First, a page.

Greater Knapweed is a
perennial plant of the UK, typically found growing in grassland, woodland margins and waste ground, to a mature height of up to 100cm.
Knapweed is named after the Middle English 'knopweed', meaning a plant with a 'knop', referring to the plant's hard brown flower buds. Greater Knapweed can be distinguished from Common Knapweed by its: taller height; lobed leaves (rather than simple elongated leaves); spherical flower bud; and a composite flowerhead made up of inner disc florets that are shorter and darker and outer disc florets that are longer, with a rayed petal appearance and frilly ends.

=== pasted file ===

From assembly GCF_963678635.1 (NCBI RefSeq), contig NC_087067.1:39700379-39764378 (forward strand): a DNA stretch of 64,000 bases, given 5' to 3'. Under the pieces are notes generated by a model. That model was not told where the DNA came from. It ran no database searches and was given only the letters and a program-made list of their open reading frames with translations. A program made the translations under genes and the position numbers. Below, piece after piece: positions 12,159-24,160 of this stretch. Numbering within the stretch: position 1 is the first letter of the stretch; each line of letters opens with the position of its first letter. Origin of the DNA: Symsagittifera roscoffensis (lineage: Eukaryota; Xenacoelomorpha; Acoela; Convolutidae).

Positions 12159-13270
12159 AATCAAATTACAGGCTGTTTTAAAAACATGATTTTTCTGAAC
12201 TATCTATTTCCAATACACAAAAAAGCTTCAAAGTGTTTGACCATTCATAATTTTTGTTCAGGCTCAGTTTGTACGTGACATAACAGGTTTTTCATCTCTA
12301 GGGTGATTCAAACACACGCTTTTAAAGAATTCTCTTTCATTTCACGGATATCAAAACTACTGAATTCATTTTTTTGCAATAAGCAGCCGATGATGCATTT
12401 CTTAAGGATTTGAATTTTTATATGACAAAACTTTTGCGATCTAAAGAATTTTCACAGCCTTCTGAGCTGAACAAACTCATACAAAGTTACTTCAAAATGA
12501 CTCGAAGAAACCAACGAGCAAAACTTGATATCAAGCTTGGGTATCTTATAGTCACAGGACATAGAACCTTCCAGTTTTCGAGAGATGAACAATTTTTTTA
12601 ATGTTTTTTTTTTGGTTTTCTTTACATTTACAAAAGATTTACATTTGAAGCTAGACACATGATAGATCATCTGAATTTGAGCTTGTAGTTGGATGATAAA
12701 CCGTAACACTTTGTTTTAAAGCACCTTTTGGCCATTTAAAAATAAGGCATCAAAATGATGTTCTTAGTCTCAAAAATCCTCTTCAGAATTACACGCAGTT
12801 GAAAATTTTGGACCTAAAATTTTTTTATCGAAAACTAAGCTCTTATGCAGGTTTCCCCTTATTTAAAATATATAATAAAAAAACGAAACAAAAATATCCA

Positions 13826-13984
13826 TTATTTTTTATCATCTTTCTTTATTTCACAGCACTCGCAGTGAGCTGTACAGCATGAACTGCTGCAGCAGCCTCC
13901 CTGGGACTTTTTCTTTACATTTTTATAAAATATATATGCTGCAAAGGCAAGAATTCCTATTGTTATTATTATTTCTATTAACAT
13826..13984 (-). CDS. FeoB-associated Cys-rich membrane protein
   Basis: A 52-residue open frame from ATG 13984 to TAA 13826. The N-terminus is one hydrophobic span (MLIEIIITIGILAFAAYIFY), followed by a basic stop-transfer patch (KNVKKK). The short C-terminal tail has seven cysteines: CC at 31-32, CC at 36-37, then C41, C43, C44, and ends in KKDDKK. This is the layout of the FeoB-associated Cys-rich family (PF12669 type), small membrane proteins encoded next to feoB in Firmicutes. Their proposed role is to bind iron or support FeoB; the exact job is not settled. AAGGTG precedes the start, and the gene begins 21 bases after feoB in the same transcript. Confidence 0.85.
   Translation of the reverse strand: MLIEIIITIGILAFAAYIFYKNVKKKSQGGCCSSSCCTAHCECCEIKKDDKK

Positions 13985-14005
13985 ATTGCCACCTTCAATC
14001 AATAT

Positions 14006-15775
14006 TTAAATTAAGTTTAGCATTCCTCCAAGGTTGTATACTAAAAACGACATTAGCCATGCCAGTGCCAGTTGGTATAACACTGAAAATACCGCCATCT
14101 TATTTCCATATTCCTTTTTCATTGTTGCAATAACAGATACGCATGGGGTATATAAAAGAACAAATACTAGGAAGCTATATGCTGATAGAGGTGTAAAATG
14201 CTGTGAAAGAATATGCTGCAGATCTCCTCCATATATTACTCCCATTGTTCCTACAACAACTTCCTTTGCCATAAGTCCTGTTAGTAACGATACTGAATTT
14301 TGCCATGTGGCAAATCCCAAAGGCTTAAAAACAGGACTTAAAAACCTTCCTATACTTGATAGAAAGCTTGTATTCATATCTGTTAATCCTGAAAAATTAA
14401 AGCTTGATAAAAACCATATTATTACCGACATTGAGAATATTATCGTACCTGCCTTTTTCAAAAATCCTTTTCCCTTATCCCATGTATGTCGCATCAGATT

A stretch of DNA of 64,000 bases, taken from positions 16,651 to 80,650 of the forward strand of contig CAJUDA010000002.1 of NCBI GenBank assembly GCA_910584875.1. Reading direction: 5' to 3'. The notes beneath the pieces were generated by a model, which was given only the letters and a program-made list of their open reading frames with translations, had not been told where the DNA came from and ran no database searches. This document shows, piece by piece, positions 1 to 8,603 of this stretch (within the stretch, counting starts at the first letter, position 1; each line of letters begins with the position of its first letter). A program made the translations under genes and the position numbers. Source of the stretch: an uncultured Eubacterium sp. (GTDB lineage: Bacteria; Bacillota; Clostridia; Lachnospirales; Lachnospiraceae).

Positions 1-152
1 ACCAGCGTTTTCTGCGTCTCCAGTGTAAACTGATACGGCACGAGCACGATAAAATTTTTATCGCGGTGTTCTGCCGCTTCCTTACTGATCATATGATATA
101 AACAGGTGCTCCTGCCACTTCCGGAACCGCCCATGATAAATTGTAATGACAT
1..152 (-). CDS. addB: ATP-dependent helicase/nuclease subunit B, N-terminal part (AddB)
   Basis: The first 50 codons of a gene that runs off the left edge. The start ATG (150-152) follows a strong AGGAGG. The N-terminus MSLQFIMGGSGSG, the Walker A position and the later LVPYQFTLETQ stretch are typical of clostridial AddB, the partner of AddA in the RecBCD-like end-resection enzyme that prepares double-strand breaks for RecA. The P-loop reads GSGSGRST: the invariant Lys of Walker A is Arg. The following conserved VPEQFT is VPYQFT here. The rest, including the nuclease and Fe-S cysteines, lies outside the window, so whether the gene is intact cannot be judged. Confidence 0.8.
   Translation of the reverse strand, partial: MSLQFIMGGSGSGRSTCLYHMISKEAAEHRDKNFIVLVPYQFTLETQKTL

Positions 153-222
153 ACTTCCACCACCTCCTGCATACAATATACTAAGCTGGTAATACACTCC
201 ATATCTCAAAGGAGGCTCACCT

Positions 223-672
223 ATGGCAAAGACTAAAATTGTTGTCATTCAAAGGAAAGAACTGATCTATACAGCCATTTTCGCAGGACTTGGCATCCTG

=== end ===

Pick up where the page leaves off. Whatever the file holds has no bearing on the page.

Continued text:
Botanic classification and naming: Greater Knapweed is a member of the Daisy (Asteraceae) family. The genus name
'Centaurea' identifies the plant as a Knapweed and its species name 'scabiosa' means 'itching'.
Benefits: Several species of finch feed on the seed of Greater Knapweed.
Benefits to wildlife are also indicated with orange icons in the plant profile bar at the top.